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United States Department of Agriculture

Agricultural Research Service

Title: Chemical Constituents and Physical Properties of Guayule Wood and Bark

Authors
item Chow, Poo - UNIV OF ILLINOIS
item Nakayama, Francis
item Blahnik, Brian - UNIV OF ILLINOIS
item Youngquist, John - J YOUNGQUIST, VERONA WI
item Coffelt, Terry

Submitted to: Proceedings Assoc for Advancement of Industrial Crops (AAIC) Annual Meeting
Publication Type: Proceedings
Publication Acceptance Date: August 15, 2005
Publication Date: September 21, 2005
Citation: Chow, P., Nakayama, F.S., Blahnik, B., Youngquist, J.A., Coffelt, T.A. 2005. Chemical constituents and physical properties of guayule wood and bark. pp. 649-657. In M.J. Pascual-Villalobos, F.S. Nakayama, C.A. Bailey, E. Correal and W.W. Schloman, Jr. (ed.) Industrial Crops and Rural Development. Proceedings Assoc for Advancement of Industrial Crops (AAIC) Annual Meeting.

Interpretive Summary: Production of guayule for hypoallergenic latex products will result in large amounts of bagasse material that needs to be economically utilized for successful commercialization. In order to determine the most economical use of the bagasse, guayule wood and bark tissues were analyzed for physical and chemical properties and compared with a maple tree sample and milkweed sample. The chemical and physical properties of guayule wood were similar to those for maple, while the guayule bark contained more chemical extracts than the maple. Based on these results, guayule wood could serve as a raw material for the paper and chemical industries to supplement or replace current wood sources.

Technical Abstract: About 15 Parthenium species grow in the North American continent. Of these, P. argentatum (guayule) is the only species with harvestable amounts of the rubber latex. The predicted commercialization of the guayule plant for its hypoallergenic latex will result in a significant amount of waster fiber or bagasse biomass that can also be put to use for making wood paper, and other chemical products, as well as in energy production. Thus, the guayule wood and bark fibers can be considered a new source of plant biomass that may be used as a direct substitute for forest-based wood fiber. However, little information is available on the chemical composition of the wood and bark tissues of guayule (Parthenium argentatum) and its cultivars. The objectives of this study were to determine the chemical and fiber composition of guayule and to compare it with other wood fiber sources. Three lines of mature P. argentatum (guayule, Cal-6, AZ-101, G&-15) and another species of Parthenium, (P. tomentosum, PT), juvenile soft maple (Acer spp.), a deciduous tree, and milkweed (Asclepias syriaca L) that has long fibers were the plant source. Separate wood and bark tissues were analyzed for hot water, 1% sodium hydroxide, and alcohol-toluvene extracts. In addition, the lignin, holocellulose, alpha cellulose, and pentosan contents were determined. All the chemical components in the wood fibers for the Partheniums were equal to or greater than the juvenile maple tree. Milkweed had higher alpha-cellulose and lower alcohol-toluene extract contents than both the guayule and soft maple. The guayule bark fibers had more chemical extracts than the wood fibers. The specific gravity of guayule wood was greater than most of the deciduous wood species. However, the fiber lengths of soft maple wood, guayule wood, and milkweed woody part are similar. Based on the chemical composition, the P. argentatum and P. tomentosum could serve as raw materials for the paper and chemical industries as well as for energy production.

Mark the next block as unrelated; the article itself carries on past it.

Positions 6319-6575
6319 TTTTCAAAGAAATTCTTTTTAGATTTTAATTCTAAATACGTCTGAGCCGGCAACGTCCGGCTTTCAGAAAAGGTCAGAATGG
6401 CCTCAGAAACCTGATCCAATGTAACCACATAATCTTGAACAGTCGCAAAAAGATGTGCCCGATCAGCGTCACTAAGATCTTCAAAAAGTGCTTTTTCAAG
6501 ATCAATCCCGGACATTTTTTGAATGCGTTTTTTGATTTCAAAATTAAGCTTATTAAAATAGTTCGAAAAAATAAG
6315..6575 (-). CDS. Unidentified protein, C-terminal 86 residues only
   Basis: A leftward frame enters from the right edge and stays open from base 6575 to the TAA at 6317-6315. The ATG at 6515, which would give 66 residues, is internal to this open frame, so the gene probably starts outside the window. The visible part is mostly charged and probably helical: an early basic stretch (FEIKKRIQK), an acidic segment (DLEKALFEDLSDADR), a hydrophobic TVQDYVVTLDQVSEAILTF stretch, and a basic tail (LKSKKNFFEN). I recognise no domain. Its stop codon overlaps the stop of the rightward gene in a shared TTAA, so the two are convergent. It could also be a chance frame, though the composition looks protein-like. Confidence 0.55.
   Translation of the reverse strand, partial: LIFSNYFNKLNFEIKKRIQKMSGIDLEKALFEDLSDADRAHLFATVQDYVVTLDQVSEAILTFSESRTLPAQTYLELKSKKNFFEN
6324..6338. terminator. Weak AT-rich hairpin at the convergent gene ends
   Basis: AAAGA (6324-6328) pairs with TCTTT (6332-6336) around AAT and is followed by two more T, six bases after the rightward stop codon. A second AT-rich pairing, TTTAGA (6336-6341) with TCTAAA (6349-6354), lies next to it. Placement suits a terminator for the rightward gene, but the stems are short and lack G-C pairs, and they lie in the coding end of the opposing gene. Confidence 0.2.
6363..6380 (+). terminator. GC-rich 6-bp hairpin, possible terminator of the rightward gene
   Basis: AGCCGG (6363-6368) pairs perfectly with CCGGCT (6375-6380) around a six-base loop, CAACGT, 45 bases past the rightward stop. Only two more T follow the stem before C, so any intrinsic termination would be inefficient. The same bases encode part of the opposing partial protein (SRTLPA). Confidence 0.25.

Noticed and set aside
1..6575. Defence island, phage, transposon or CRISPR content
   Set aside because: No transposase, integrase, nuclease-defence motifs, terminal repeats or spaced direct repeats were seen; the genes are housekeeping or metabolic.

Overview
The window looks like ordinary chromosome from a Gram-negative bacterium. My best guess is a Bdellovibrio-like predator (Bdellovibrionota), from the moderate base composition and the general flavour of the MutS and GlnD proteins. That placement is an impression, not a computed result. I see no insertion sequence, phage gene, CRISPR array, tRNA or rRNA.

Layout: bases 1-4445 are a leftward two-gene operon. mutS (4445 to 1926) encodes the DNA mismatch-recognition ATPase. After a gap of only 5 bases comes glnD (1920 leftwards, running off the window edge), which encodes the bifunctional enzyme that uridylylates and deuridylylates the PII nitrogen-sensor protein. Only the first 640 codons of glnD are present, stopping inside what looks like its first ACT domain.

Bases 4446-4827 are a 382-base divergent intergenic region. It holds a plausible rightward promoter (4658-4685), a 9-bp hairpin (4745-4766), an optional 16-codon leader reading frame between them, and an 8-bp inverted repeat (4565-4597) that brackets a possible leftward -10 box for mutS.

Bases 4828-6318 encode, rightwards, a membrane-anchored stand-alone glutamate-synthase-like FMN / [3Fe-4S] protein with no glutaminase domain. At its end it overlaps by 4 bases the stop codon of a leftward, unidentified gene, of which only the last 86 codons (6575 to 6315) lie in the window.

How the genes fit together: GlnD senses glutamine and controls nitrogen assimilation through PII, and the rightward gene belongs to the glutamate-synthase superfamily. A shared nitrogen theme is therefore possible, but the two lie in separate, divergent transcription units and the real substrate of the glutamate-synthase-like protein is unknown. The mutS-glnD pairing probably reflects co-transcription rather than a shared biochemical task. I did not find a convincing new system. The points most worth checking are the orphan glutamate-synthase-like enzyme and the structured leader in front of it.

Last Modified: 10/22/2014
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